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Some things you could google for, off the top of my head:

- delegates.
- events.
- (auto-)properties.
- structs (I like to avoid using them though).
- operator overloading.
- enums are really ints (booooo).
- IEnumerable<T> is like Java Iterable<T> and Stream<T> rolled into one (awesome!!!).
- IEnumerables may be lazily returned from methods using the 'yield' keyword.
- 'using' is like 'try-with-resources', but not quite.
- no checked exceptions.
- generics may take primitive type arguments (e.g. IList<int>).
- local variables may be declared with 'var'.
- You may explicitly implement interface methods, which causes them to be inaccessible through the sub-type's API.
 
Stephan van Hulst
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For the last item, here's an example. Let's say you implement the IDisposable interface (which is C#'s equivalent of Java's AutoCloseable). You have to implement the Dispose() method, but you would like to call it WrapThingsUp() instead, because it more closely resembles the nomenclature used for say... a house party:

 
Stephan van Hulst
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Another BIG difference:

In Java, all methods are implicitly 'virtual', meaning they can be overridden. In C#, only abstract methods (in interfaces/abstract classes) are implicitly virtual. If you declare a method in a concrete class, and you want sub-classes to be able to override it, you must explicitly declare it as virtual:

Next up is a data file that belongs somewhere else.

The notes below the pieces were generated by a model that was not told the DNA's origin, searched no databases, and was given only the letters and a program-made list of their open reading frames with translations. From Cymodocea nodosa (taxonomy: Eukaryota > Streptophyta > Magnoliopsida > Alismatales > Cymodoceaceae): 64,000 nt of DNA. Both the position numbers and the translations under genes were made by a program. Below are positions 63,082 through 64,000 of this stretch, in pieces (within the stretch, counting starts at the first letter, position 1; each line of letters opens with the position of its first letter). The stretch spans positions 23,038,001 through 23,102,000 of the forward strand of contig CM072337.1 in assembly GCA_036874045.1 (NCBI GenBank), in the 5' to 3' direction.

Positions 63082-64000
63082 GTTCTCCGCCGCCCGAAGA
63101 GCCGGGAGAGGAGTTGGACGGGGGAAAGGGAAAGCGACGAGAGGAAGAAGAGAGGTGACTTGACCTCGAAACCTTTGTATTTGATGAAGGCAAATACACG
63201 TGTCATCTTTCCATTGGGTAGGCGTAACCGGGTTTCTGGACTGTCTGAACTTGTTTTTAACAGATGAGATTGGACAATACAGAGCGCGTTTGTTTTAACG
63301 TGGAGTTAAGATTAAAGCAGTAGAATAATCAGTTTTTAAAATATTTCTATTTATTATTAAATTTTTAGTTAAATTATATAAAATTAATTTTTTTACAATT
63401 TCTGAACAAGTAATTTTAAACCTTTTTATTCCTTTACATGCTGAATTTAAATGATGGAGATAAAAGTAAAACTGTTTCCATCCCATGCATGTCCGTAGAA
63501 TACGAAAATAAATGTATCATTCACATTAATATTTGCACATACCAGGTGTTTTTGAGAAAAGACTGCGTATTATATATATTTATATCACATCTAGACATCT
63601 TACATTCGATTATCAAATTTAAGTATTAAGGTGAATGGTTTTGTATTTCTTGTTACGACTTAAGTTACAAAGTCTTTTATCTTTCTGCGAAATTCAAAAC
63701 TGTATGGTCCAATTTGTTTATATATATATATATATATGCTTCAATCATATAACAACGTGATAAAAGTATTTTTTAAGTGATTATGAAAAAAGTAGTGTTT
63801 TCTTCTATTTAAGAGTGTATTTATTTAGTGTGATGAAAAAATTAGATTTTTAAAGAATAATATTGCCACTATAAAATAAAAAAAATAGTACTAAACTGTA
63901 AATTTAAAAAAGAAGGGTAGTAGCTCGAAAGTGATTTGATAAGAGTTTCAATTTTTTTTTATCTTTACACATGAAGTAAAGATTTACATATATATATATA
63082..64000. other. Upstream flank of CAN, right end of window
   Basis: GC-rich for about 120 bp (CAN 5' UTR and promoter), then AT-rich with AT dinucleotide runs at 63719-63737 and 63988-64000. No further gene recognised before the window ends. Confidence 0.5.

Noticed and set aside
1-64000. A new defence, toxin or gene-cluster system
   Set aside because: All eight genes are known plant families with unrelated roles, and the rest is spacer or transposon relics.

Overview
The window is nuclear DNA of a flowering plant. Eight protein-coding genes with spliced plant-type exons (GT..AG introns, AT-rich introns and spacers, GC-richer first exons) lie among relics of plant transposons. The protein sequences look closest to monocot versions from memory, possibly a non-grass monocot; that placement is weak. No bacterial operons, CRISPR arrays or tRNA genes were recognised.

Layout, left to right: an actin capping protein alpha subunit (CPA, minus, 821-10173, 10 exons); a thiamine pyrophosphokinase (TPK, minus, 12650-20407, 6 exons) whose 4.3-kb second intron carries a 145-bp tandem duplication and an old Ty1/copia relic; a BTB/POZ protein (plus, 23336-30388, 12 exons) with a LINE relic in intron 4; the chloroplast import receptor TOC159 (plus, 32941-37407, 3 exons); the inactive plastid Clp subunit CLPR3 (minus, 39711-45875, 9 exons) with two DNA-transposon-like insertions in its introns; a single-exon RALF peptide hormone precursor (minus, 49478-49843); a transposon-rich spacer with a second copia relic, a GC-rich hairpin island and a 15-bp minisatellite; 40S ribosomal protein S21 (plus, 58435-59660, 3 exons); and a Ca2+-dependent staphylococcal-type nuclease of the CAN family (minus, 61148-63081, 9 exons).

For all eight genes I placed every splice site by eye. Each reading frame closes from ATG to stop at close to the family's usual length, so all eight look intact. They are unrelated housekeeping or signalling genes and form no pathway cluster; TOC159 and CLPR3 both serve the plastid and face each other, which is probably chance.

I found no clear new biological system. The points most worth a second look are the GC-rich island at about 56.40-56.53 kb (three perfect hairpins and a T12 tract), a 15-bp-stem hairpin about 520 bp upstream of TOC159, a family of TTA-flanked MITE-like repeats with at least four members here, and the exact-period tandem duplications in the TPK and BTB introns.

Ranch Hand
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Campbell Ritchie wrote:...For example C# doesn't use inner classes (I think)...


This isn't correct. C# has inner classes, they just aren't used often, but you can "nest" them for some additional flexibility (more on that here.)

Delegates are interesting, and I still struggle with explaining how they work today, so make sure you check out Microsoft's article on the subject. The best way that I can personally compare them to java, is that they work similar to interfaces that are used for observables.